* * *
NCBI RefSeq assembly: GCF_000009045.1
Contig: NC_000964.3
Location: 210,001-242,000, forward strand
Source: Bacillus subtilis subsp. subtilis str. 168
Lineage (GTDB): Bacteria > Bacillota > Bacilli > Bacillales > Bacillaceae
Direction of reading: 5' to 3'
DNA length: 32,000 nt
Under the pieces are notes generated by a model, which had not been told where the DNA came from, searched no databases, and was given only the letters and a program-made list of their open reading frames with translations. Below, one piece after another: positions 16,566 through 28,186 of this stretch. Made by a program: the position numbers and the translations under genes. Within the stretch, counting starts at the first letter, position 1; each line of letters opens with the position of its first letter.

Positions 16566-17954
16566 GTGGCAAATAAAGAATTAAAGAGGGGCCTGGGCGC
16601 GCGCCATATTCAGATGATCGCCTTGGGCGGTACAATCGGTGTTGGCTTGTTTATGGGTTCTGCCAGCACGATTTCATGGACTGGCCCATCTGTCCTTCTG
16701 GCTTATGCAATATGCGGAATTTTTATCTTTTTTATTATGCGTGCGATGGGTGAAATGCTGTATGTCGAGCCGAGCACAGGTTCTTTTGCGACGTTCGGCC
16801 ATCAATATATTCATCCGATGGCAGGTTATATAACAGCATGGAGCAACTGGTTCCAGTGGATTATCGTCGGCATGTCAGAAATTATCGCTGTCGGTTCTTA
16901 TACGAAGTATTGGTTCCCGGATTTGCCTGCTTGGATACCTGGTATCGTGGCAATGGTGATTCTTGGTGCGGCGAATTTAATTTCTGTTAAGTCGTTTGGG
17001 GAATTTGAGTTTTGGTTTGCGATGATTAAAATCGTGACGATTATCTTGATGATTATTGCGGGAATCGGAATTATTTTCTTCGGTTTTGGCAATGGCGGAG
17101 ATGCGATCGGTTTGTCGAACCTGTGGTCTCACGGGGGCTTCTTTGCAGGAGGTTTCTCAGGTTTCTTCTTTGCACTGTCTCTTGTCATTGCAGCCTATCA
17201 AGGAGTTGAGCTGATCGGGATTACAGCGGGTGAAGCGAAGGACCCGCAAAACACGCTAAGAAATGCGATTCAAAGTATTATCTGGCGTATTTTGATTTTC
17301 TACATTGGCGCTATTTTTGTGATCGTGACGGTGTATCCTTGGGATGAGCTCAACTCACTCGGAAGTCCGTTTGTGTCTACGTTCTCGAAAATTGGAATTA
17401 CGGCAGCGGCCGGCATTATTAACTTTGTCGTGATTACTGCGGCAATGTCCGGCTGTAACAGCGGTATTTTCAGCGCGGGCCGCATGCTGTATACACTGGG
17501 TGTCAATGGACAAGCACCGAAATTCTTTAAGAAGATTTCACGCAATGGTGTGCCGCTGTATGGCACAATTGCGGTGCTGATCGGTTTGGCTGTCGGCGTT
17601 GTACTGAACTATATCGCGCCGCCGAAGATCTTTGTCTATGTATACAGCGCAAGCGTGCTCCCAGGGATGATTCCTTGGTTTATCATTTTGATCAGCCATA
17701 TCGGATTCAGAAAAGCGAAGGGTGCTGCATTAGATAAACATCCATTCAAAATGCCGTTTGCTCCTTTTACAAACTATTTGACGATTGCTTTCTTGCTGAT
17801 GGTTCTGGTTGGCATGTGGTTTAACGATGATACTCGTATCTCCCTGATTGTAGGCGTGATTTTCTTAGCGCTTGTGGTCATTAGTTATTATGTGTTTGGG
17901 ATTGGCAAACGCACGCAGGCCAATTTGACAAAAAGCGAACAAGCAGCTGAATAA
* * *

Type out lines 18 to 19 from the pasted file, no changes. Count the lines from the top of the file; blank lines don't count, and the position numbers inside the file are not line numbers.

17301 TACATTGGCGCTATTTTTGTGATCGTGACGGTGTATCCTTGGGATGAGCTCAACTCACTCGGAAGTCCGTTTGTGTCTACGTTCTCGAAAATTGGAATTA
17401 CGGCAGCGGCCGGCATTATTAACTTTGTCGTGATTACTGCGGCAATGTCCGGCTGTAACAGCGGTATTTTCAGCGCGGGCCGCATGCTGTATACACTGGG